This study examined one mother's beliefs about reading, including the roles she assumed in the reading development of her three school-aged children, all of whom had diagnosed learning disabilities. The study focused on Lyn, a lower-middle class, suburban, Caucasian woman. Data collected from Lyn's children and five of Lyn's children's teachers broadened the perspective of Lyn's reading beliefs.
My role as portraitist in the study allowed me to develop intimate relationships with each of the study actors as I searched for meaning in data I collected over a period of 11 months from Lyn, each of Lyn's children, and five of Lyn's children's teachers. Data collection methods included in-depth interviews and ethnographic observations in multiple ecological environments. Collected artifacts, field notes, and conceptual memos further clarified the meaning of interview and observation data.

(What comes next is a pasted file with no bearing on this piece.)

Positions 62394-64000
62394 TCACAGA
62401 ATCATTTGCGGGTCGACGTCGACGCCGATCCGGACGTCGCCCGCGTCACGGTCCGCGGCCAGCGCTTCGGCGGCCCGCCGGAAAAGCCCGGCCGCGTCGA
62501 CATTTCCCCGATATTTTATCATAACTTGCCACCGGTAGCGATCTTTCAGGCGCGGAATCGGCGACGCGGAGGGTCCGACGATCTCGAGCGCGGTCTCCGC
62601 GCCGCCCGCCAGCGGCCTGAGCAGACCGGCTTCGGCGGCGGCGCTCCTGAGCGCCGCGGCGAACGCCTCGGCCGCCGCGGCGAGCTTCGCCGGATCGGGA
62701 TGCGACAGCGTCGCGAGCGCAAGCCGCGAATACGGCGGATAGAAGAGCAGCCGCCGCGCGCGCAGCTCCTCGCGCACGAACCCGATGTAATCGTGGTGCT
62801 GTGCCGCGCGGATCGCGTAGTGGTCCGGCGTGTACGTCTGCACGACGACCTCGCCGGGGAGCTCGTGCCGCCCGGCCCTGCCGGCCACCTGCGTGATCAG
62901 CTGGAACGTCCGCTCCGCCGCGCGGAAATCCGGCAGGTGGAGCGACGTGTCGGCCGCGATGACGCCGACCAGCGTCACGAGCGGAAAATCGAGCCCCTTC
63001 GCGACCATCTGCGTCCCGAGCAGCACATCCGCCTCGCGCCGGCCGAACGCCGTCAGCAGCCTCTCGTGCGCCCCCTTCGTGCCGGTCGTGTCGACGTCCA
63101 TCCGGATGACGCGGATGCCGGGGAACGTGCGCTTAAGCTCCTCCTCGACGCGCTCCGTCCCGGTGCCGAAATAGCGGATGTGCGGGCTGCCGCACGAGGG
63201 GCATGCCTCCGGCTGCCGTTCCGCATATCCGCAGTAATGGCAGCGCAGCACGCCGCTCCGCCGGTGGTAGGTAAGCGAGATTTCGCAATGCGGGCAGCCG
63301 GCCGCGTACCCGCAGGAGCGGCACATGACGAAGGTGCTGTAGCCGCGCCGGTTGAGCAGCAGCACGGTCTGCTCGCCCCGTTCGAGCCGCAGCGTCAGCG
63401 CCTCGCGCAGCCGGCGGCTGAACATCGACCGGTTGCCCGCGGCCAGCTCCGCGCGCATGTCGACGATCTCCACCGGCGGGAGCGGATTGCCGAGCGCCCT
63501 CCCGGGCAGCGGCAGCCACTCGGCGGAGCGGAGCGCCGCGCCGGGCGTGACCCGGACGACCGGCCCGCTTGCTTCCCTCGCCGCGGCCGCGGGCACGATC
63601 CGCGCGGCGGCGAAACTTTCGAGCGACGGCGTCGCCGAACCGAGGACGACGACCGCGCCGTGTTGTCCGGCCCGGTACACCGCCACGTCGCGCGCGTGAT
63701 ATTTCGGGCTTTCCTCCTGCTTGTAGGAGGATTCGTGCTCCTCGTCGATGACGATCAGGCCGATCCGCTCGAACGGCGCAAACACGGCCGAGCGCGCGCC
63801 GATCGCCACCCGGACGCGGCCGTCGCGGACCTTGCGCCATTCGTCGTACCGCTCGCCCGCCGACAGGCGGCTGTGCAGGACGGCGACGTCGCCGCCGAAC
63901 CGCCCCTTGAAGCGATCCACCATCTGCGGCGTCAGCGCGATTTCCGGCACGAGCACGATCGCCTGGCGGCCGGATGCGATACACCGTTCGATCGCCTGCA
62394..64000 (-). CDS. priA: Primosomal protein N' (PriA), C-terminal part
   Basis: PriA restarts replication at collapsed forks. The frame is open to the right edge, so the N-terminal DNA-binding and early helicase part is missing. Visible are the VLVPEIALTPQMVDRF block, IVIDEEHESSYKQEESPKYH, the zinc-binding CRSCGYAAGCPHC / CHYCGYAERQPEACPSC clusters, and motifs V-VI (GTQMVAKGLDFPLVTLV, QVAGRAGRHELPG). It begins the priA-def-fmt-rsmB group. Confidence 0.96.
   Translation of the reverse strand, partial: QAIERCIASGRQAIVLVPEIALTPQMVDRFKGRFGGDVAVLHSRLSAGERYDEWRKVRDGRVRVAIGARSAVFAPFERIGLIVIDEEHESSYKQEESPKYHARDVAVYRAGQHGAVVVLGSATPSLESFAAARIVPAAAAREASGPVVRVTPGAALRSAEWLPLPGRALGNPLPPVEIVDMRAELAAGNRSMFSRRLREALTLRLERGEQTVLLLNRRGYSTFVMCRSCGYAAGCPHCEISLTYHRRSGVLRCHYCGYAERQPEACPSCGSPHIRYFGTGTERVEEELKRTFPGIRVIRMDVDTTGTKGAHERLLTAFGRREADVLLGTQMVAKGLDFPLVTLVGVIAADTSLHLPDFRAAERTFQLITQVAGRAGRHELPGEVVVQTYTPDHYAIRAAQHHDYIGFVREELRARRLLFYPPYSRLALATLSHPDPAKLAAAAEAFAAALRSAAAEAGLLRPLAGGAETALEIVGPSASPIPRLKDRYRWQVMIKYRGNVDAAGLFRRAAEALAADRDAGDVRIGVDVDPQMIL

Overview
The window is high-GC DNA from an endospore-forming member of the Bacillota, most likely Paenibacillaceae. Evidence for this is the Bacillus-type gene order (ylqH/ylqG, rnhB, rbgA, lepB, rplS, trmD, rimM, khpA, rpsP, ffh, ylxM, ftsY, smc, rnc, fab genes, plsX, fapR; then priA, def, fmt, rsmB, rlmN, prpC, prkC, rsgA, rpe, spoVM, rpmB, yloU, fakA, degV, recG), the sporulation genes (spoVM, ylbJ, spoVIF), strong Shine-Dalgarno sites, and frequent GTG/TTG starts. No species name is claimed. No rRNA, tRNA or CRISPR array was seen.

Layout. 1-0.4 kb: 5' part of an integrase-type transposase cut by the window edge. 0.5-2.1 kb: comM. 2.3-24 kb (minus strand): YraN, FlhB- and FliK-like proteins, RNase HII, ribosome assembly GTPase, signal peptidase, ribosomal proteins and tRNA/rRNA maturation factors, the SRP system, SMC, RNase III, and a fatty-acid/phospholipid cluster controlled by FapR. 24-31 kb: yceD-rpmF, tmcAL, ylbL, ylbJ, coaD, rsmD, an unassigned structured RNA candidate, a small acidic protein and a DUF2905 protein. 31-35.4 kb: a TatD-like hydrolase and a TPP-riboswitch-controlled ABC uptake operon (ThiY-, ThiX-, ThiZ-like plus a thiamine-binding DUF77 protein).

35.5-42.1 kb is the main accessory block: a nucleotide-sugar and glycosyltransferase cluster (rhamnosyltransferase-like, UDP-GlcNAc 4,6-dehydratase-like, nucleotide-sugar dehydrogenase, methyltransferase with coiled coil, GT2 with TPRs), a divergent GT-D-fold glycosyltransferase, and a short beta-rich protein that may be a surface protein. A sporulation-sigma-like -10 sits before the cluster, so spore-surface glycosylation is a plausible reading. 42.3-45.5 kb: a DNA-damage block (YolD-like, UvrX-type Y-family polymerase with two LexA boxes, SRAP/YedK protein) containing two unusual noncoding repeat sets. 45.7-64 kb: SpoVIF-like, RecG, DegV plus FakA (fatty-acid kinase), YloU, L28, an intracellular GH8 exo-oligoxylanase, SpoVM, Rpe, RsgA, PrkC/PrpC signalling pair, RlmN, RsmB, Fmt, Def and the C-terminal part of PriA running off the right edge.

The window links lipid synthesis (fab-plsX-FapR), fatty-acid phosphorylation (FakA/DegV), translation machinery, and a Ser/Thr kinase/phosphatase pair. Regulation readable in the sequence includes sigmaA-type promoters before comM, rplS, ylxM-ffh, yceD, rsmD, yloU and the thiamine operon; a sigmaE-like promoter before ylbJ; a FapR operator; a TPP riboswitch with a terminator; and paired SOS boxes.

Analysis of data revealed that Lyn's beliefs were shaped by her early reading experiences in school. The reading beliefs Lyn developed as a child persisted into her adulthood and exerted substantial influence on the roles she assumed in her children's reading development. The completed portrait reveals tensions within and among the portrait actors' reading beliefs and reading behaviors.
Findings from the study demonstrate that a parent's beliefs may be the key that unlocks the door to a more comprehensive understanding of how her children develop as readers in multiple ecological environments.
|Commitee:||Shimizu, Hidetada, Werderich, Donna|
|School:||Northern Illinois University|
|Department:||Literacy and Elementary Education|
|School Location:||United States -- Illinois|
|Source:||DAI-A 75/10(E), Dissertation Abstracts International|
|Subjects:||Early childhood education, Literacy, Reading instruction, Developmental psychology, Individual & family studies|
|Keywords:||Mother's beliefs, Parental influence, Reading, Reading development, Reading education|
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